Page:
While visiting this weekend, my Dad mentioned that while cleaning he had run across some “old Commodore games.” He then handed me three old homemade cassette tapes full of games.
Out of the box the Commodore 64 only supported cartridge-based games, but most owners quickly upgraded by adding either a cassette-based Datasette drive or a floppy disk drive. Back in 1985 when I got my first C64, Datasettes cost around $40 while floppy drives were $200 — about the same price as the computer itself. By the time I got my Commodore, anyone who had previously owned a Datasette and had upgraded to a floppy disk drive would have gladly given you their old Datasette for free.
And while Commodore’s disk drives were notorious for being slow, the Datasette was unbelievably slower, transferring data at a whopping 50 bytes/second. To put that in perspective, a 5 megabyte mp3 file (5,242,880 bytes) would have taken 104,857 seconds (just over 29 hours) to load. So while Commodore’s floppy disk drives seemed (and were) slow, they sure seemed fast to previous Datasette owners. Of course, 5 megabyte files were unheard of to home computer users in the 1980s. As a matter of fact, Commodore cassette tapes could only store around 100 kilobytes of data, which means to store that one single mp3 you would have needed 420 cassette tapes to do so (technically only 240, if you used both sides).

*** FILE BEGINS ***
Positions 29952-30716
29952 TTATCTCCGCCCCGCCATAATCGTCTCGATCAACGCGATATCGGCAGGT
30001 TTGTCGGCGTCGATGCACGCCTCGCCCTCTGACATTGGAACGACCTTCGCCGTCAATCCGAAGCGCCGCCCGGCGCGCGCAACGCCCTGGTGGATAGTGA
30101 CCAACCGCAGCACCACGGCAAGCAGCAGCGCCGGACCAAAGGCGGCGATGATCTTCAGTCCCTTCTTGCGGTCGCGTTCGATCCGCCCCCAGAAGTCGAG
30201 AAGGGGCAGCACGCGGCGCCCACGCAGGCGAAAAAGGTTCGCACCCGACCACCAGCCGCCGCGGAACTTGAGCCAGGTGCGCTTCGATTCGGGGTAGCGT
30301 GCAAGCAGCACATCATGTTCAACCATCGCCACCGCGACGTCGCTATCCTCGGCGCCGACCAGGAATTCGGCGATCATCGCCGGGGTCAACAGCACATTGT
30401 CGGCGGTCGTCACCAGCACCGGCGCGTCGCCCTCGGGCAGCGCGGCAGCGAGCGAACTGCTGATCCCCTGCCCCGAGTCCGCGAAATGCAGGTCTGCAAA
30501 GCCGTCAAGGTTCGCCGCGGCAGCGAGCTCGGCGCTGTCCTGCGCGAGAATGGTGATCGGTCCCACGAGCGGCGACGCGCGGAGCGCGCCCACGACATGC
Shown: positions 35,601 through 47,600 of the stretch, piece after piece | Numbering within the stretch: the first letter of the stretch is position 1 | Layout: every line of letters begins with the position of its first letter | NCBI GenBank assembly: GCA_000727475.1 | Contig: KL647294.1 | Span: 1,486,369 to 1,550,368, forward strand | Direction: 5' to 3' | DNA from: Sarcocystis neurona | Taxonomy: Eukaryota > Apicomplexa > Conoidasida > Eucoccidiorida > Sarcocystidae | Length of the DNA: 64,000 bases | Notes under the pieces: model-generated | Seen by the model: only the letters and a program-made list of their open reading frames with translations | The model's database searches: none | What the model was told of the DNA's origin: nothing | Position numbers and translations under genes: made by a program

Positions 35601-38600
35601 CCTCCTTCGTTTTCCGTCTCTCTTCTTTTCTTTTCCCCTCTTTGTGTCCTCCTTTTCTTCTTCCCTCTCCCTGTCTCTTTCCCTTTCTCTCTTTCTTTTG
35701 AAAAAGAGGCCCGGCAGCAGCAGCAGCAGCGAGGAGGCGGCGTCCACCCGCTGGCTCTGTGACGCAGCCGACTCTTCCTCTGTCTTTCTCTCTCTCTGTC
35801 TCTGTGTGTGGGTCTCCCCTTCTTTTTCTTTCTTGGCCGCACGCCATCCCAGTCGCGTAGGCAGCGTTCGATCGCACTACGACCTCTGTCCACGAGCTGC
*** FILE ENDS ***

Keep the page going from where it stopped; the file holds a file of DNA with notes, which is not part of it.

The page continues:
I didn’t personally use a Datasette for more than a couple of weeks back then. I got my Commodore sometime during the summer of 1985, and got a disk drive for my birthday that August. In later years there were advances in tape-loading technology (speed loading techniques and the like), but in 1985 loading from and saving to cassettes was akin to digital masochism. While I have read that especially overseas there were Commodore users that primarily used the Datasette, in the US I didn’t know a single person who did.
Based on the program names handwritten on the sides of the cassette cases, it appears these tapes are filled with small, public domain games. Still, I think it might be fun to dig out my old Datasette and see if these tapes still work. I was under the impression that cassette programs could be transferred to mp3 format and loaded via emulation, but I can’t find any reference to that online. Assuming all the programs are written in BASIC I should be able to load them into memory and save them onto floppy disks. It’ll be fun trying.